Lady Randolph Churchill

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Lady Randolph Churchill bigraphy, stories - U.S.-born British socialite and autobiographer

Lady Randolph Churchill : biography

09 January 1854 – 29 June 1921

Lady Randolph Churchill, CI DStJ (9 January 1854 – 29 June 1921), born Jeanette Jerome, was the American-born British wife of Lord Randolph Churchill and the mother of British Prime Minister Winston Churchill.

Legacy

According to legend, Jennie Churchill was responsible for the invention of the Manhattan cocktail. She allegedly commissioned a bartender for a special drink to celebrate the election of Samuel J. Tilden to the governorship in 1874. While the drink is believed to have been invented by the Manhattan Club (an association of New York Democrats) on that occasion, Jennie could not have been involved, as she was in Europe at the time, about to give birth to her son Winston later that month.

Jennie Churchill was portrayed by Anne Bancroft in the film Young Winston (1972) and by Lee Remick in the British television series Jennie, Lady Randolph Churchill (1974). She was also portrayed by Margaret Ann Bain in dramatic reenactments during the 2009 Channel 4 documentary Lady Randy: Churchill’s Mother.

Personal life

Lady Randolph was a talented amateur pianist, having been tutored as a girl by Stephen Heller, a friend of Chopin. Heller believed that his young pupil was good enough to attain ‘concert standard’ with the necessary ‘hard work’, which, according to Lovell, he was not confident she was capable of.Lovell, Mary S., The Churchills, Little Brown, London, 2011, p.28.

First Marriage

Long considered one of the most beautiful women of the time, she was married for the first time on April 15, 1874, aged 20, at the British Embassy in Paris, to Lord Randolph Churchill, the third son of John Winston Spencer-Churchill, 7th Duke of Marlborough and Lady Frances Anne Emily Vane.Anita Leslie. Jennie: The Life of Lady Randolph Churchill, 1969 Although the couple became engaged within three days of their initial meeting, the marriage was delayed for months while their parents argued over settlements.William Manchester, The Last Lion, ISBN 0-440-54681 By this marriage, she was properly known as Lady Randolph Churchill and would have been referred to in conversation as Lady Randolph.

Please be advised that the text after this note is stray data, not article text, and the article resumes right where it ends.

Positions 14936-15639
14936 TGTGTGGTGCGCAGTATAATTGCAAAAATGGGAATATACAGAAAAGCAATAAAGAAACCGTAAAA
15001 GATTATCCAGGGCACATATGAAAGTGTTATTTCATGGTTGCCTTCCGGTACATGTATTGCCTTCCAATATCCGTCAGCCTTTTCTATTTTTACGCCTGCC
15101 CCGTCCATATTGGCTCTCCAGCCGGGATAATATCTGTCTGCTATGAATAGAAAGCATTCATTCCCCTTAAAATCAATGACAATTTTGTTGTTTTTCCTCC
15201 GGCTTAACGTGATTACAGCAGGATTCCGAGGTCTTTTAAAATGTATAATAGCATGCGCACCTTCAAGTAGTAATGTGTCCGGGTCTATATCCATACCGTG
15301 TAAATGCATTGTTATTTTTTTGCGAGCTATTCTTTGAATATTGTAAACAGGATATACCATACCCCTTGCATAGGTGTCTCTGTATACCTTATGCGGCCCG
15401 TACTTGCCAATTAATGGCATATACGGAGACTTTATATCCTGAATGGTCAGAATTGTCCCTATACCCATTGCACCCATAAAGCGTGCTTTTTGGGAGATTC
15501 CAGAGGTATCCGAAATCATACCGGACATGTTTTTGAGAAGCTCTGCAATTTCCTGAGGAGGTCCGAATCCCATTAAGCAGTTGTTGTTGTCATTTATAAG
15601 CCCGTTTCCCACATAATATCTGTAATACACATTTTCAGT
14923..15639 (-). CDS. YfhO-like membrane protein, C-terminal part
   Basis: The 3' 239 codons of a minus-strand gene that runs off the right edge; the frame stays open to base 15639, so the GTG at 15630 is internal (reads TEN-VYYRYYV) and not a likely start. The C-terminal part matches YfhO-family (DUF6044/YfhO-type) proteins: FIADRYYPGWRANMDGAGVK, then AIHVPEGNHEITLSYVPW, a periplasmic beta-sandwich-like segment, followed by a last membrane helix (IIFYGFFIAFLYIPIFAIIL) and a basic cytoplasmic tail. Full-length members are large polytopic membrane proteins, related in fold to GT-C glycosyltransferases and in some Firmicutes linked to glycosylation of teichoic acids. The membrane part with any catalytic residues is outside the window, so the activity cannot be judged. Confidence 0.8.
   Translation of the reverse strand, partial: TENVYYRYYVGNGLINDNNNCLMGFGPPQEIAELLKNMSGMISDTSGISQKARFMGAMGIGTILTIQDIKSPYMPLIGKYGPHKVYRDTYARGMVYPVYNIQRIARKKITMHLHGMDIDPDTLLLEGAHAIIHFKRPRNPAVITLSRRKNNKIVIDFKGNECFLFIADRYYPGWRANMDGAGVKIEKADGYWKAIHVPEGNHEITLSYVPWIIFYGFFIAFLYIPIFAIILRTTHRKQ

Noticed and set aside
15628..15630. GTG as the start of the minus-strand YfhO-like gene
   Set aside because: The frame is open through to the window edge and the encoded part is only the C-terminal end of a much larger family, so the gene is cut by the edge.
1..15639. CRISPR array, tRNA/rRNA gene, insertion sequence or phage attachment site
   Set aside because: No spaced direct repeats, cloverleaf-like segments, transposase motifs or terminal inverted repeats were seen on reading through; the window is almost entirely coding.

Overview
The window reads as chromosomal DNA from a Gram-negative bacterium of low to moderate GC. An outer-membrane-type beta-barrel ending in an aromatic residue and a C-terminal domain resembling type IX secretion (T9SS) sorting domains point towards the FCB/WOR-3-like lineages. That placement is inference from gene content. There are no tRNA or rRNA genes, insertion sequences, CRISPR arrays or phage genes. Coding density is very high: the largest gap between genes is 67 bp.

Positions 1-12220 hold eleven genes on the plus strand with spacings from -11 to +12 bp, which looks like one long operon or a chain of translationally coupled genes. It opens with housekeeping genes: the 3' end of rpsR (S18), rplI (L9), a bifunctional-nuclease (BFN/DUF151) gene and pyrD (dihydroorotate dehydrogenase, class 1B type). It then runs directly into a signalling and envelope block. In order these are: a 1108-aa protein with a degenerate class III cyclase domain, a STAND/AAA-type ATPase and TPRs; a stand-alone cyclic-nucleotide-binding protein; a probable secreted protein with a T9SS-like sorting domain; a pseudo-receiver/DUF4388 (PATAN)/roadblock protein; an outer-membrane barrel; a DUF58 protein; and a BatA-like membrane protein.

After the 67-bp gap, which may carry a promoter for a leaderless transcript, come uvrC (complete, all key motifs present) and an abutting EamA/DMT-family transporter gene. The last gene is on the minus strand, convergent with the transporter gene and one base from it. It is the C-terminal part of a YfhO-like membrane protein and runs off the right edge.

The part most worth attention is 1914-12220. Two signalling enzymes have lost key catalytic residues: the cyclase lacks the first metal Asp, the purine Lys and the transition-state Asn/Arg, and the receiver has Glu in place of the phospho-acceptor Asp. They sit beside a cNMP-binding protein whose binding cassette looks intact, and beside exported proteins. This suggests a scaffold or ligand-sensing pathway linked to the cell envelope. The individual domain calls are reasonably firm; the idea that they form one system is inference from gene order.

The Churchills had two sons. Winston (1874–1965), the future prime minister, was born less than eight months after the marriage. According to his biographer William Manchester, Winston was most likely conceived before the marriage, rather than born prematurely. (A recent biography has stated that he was born two months prematurely after Lady Randolph "had a fall.") When asked about the circumstances of his birth, he would reply, "Although present on the occasion, I have no clear recollection of the events leading up to it."William Manchester, The Last Lion, ISBN 0-440-54681 Lady Randolph’s sisters believed that the biological father of the second son, John (1880–1947) was Evelyn Boscawen, 7th Viscount Falmouth.Anne Sebba, American Jennie: The Remarkable Life of Lady Randolph Churchill", Norton, 2008

Lady Randolph is believed to have had numerous lovers during her marriage, including Karl Kinsky, the Prince of Wales (later King Edward VII of the United Kingdom) and Herbert von Bismarck.Manchester, William, Winston Spencer Churchill, The Last Lion, Laurel, Boston, 1989 edition, p. 137, ISBN 0-440-54681-8.

As was the custom of the day, Lady Randolph played a limited role in her sons’ upbringing, relying largely upon nannies, especially Elizabeth Everest. Winston worshipped his mother, writing her numerous letters during his time at school and begging her to visit him, which, however, she rarely did. He wrote about her in My Early Life: ‘She shone for me like the evening star. I loved her dearly – but at a distance’.Churchill, Winston., My Early Life, 1930, Touchstone, 1996 edition, p.28. After he became an adult, they became good friends and strong allies, to the point where Winston regarded her almost as a political mentor, more as a big sister than as a mother. She was well-respected and influential in the highest British social and political circles. She was said to be intelligent, witty, and quick to laughter. It was said that Queen Alexandra especially enjoyed her company, despite the fact that Jennie had been involved in an affair with her husband, King Edward VII, a fact that was well known by Alexandra. Through her family contacts and her extramarital romantic relationships, Jennie greatly helped Lord Randolph’s early career, as well as that of her son Winston. In 1909 when American impresario Charles Frohman became sole manager of the The Globe Theatre, the first production was His Borrowed Plumes, written by Lady Randolph Churchill. Although Mrs. Patrick Campbell produced and took the lead role in the play, it was a commercial failure. It was at this point that Mrs. Campbell began an affair with Lady Randolph’s then husband, George Cornwallis-West.Lovell, Mary S., The Churchills, Little Brown, London, 2011, p.259.